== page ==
Estonia’s winters are extremely cold.
Winter has finally arrived in Estonia.
I was born and raised in Honshu, Japan, especially in Osaka, Japan, and the winter in Estonia was an extremely cold hell for me.
When winter arrived after autumn, the shorter daylight hours and the devilishly cold weather hit me relentlessly!
Minus 4 degrees. Still rehearsing.
Minus 6 degrees, this is still a jab.
It’s finally over -10 degrees.
It’s finally -22 degrees Celsius.
It’s no longer cold, and just going to the supermarket 300 meters away is like an extreme sport. All the water on the surface of your body freezes. In particular, your nostrils will freeze and crackle.
Even in these conditions of minus 22 degrees Celsius, I went shopping at the local supermarket.
In fact, Estonia has one of the lowest population densities in the world, so even in the capital city, Tallinn, there are very few people walking around at night.
This means that even if all you do is go to the supermarket in this extreme cold, if you fall down on the way to the store and no one sees you, you could easily freeze to death. In a world of minus 20 degrees Celsius, death is an extension of our daily life and is waiting for us.
But walking outside at minus 22 degrees didn’t kill me.
Surprisingly, even walking outside at minus 22 degrees, I was still alive. I didn’t have a scratch on me. A trip to the local grocery store in minus 22 degrees and I was fine!
Street view of the neighborhood shopping mall “Kristine Keskus” where I walked in the extreme cold. By the way, I made this street view myself. Download the Street View app and show the world the places that haven’t seen the light of day yet.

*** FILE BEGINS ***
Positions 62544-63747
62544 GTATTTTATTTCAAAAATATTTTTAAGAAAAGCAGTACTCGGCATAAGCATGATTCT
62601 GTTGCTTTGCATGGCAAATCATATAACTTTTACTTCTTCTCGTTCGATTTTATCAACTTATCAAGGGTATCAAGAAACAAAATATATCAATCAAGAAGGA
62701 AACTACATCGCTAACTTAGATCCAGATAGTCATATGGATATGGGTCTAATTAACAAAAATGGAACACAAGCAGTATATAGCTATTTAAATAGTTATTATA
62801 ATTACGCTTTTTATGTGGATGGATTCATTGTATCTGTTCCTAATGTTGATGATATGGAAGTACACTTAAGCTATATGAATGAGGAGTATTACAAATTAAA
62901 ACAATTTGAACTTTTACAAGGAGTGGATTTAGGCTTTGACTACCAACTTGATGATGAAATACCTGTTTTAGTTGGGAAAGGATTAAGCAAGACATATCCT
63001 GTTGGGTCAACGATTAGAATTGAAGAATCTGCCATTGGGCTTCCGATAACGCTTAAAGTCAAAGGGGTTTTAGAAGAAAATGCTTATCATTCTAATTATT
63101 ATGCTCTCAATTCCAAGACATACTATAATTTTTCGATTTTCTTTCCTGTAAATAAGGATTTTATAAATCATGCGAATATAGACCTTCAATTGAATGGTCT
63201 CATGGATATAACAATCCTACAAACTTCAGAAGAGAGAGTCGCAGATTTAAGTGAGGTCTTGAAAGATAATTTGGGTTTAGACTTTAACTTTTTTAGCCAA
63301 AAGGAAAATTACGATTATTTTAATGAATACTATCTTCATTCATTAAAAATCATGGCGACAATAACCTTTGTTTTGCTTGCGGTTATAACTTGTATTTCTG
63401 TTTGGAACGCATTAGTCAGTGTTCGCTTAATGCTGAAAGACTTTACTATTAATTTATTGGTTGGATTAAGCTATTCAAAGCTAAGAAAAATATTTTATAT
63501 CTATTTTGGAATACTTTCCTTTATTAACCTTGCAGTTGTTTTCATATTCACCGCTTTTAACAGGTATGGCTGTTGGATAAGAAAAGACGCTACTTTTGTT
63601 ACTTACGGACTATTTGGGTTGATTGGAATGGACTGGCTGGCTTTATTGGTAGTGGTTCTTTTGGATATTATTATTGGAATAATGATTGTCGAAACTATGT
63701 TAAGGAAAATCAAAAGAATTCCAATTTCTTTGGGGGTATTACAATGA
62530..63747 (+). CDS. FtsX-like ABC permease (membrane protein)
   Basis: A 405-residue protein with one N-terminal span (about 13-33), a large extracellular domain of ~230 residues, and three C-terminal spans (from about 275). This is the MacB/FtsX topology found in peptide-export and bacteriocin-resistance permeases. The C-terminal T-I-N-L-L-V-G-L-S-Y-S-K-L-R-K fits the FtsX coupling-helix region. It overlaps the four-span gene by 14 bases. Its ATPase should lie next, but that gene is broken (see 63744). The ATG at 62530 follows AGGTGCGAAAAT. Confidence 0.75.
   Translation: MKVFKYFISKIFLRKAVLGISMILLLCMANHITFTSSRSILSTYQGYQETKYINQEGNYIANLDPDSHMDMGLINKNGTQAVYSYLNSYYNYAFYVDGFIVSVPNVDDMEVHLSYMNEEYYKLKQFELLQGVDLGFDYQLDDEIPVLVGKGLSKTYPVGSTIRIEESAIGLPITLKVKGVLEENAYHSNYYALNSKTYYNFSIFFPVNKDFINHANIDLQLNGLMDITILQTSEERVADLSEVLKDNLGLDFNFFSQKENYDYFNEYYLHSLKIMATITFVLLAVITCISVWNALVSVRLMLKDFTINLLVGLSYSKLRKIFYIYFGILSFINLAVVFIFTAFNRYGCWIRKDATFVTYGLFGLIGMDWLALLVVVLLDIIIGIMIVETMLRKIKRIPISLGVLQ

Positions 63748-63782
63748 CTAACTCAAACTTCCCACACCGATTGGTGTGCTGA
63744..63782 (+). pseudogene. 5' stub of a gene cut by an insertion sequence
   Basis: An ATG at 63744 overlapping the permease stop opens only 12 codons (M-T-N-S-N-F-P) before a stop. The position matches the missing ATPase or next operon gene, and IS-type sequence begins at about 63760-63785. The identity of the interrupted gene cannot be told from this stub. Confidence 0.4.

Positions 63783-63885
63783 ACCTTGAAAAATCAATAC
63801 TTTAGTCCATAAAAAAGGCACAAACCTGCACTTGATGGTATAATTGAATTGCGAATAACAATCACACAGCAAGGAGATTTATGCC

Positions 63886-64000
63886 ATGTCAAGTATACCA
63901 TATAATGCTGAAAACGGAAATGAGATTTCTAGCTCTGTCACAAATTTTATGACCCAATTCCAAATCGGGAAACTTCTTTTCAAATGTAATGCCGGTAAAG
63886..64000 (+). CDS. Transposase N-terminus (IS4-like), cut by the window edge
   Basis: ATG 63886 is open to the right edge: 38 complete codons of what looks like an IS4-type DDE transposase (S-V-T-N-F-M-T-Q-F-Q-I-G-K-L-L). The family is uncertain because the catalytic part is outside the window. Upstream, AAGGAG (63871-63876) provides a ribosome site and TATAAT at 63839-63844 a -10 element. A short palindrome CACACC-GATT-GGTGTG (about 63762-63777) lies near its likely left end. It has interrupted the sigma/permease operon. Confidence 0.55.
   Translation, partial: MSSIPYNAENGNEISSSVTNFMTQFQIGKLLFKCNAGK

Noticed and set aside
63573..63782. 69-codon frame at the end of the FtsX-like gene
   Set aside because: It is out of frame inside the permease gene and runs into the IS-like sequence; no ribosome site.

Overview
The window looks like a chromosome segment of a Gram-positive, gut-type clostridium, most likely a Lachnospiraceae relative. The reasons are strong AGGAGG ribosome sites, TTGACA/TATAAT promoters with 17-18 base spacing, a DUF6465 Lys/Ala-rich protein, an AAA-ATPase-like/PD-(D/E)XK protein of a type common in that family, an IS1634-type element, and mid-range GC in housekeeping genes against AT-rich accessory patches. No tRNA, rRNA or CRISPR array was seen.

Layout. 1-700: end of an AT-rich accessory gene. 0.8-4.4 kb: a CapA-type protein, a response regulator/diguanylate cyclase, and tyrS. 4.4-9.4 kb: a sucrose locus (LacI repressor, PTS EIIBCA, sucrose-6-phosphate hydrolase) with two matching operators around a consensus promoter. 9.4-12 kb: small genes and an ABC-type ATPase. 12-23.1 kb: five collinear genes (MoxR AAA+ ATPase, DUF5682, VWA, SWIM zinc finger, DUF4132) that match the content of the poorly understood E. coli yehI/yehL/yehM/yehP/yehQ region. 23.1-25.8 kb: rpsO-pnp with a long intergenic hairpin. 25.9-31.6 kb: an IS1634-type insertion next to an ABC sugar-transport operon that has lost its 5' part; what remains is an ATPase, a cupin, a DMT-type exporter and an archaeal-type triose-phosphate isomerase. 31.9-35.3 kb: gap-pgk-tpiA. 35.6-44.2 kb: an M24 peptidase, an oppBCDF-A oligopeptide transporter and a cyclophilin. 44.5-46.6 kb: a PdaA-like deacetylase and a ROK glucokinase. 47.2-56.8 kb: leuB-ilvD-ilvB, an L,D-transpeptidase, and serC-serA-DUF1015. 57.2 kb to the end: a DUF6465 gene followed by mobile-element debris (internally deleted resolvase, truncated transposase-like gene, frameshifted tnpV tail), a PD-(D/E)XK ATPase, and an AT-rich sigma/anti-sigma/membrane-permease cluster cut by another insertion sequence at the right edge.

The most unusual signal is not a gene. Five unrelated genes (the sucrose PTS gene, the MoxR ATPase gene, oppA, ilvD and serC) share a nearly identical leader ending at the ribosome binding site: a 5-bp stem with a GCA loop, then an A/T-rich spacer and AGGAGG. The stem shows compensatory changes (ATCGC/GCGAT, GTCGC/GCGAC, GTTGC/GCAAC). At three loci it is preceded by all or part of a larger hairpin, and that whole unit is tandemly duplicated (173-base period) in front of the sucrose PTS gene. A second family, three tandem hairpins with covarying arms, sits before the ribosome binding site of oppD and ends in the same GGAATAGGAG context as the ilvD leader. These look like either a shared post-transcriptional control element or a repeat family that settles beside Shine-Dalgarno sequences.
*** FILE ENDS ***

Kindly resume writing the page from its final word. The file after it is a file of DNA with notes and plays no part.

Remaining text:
(In Estonian, “Keskus” means “center”. It’s a fun word to remember if you go there.)
I’m getting used to it and I’m getting better at it.
When you get used to it, you want to experiment to see how far the human body can take it. So I went to the shopping mall I mentioned earlier wearing a down jacket and a long t-shirt in minus 20 degrees.
As a result, it’s an easily bearable level. A round trip of about 600 meters is easily bearable.
It’s amazing thing to get used to. I grew up in the warm environment of the Seto Inland Sea climate, and even in the extreme cold of -20 degrees Celsius, I was able to go to the supermarket to buy food when the need arose.
Even at minus 22 degrees Celsius in Estonia, Yotchan has plenty of room indoors!
Estonia is cold, so the rooms are constructed to keep the heat in. Basically, the windows are very small and double glazed. On top of that, the room I lived in had electric, adjustable floor heating. Come to think of it, I’ve rarely seen electrically operated ventilation fans in Estonia. There are small vents, but they don’t actively suck the air out of the room. It’s just a hole in the wall near the ceiling. I’m sure they are more concerned with keeping the heat from escaping than they are with cleaning the air.
Speaking of snow country, this is the controller for electric underfloor heating. Once we set it to the maximum temperature of 30 degrees Celsius, the landlord laughed at us and said, “You’ll go bankrupt on your electric bill! He laughed at me.